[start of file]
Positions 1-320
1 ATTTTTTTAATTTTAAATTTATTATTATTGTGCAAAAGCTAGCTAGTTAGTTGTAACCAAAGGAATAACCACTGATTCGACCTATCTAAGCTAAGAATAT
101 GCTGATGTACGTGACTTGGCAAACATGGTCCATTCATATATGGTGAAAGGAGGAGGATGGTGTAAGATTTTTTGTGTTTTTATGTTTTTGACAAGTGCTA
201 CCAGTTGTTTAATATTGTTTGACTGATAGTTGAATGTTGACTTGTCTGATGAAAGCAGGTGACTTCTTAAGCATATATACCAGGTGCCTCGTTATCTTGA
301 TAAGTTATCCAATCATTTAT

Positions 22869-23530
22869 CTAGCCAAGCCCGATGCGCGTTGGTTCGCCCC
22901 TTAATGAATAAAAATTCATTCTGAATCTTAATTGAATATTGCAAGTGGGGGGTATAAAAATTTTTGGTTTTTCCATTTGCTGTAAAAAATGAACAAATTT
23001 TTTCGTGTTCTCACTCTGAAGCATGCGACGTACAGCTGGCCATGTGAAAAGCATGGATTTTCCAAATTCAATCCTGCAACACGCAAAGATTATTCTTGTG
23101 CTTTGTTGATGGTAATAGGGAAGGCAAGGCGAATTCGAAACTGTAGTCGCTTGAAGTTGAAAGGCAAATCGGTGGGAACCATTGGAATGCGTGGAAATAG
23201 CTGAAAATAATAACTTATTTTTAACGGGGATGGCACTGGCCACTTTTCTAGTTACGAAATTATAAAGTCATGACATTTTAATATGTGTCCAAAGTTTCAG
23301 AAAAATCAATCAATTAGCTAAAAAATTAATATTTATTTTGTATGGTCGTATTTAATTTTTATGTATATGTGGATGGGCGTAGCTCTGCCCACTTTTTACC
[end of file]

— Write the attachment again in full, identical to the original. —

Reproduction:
Positions 1-320
1 ATTTTTTTAATTTTAAATTTATTATTATTGTGCAAAAGCTAGCTAGTTAGTTGTAACCAAAGGAATAACCACTGATTCGACCTATCTAAGCTAAGAATAT
101 GCTGATGTACGTGACTTGGCAAACATGGTCCATTCATATATGGTGAAAGGAGGAGGATGGTGTAAGATTTTTTGTGTTTTTATGTTTTTGACAAGTGCTA
201 CCAGTTGTTTAATATTGTTTGACTGATAGTTGAATGTTGACTTGTCTGATGAAAGCAGGTGACTTCTTAAGCATATATACCAGGTGCCTCGTTATCTTGA
301 TAAGTTATCCAATCATTTAT

Positions 22869-23530
22869 CTAGCCAAGCCCGATGCGCGTTGGTTCGCCCC
22901 TTAATGAATAAAAATTCATTCTGAATCTTAATTGAATATTGCAAGTGGGGGGTATAAAAATTTTTGGTTTTTCCATTTGCTGTAAAAAATGAACAAATTT
23001 TTTCGTGTTCTCACTCTGAAGCATGCGACGTACAGCTGGCCATGTGAAAAGCATGGATTTTCCAAATTCAATCCTGCAACACGCAAAGATTATTCTTGTG
23101 CTTTGTTGATGGTAATAGGGAAGGCAAGGCGAATTCGAAACTGTAGTCGCTTGAAGTTGAAAGGCAAATCGGTGGGAACCATTGGAATGCGTGGAAATAG
23201 CTGAAAATAATAACTTATTTTTAACGGGGATGGCACTGGCCACTTTTCTAGTTACGAAATTATAAAGTCATGACATTTTAATATGTGTCCAAAGTTTCAG
23301 AAAAATCAATCAATTAGCTAAAAAATTAATATTTATTTTGTATGGTCGTATTTAATTTTTATGTATATGTGGATGGGCGTAGCTCTGCCCACTTTTTACC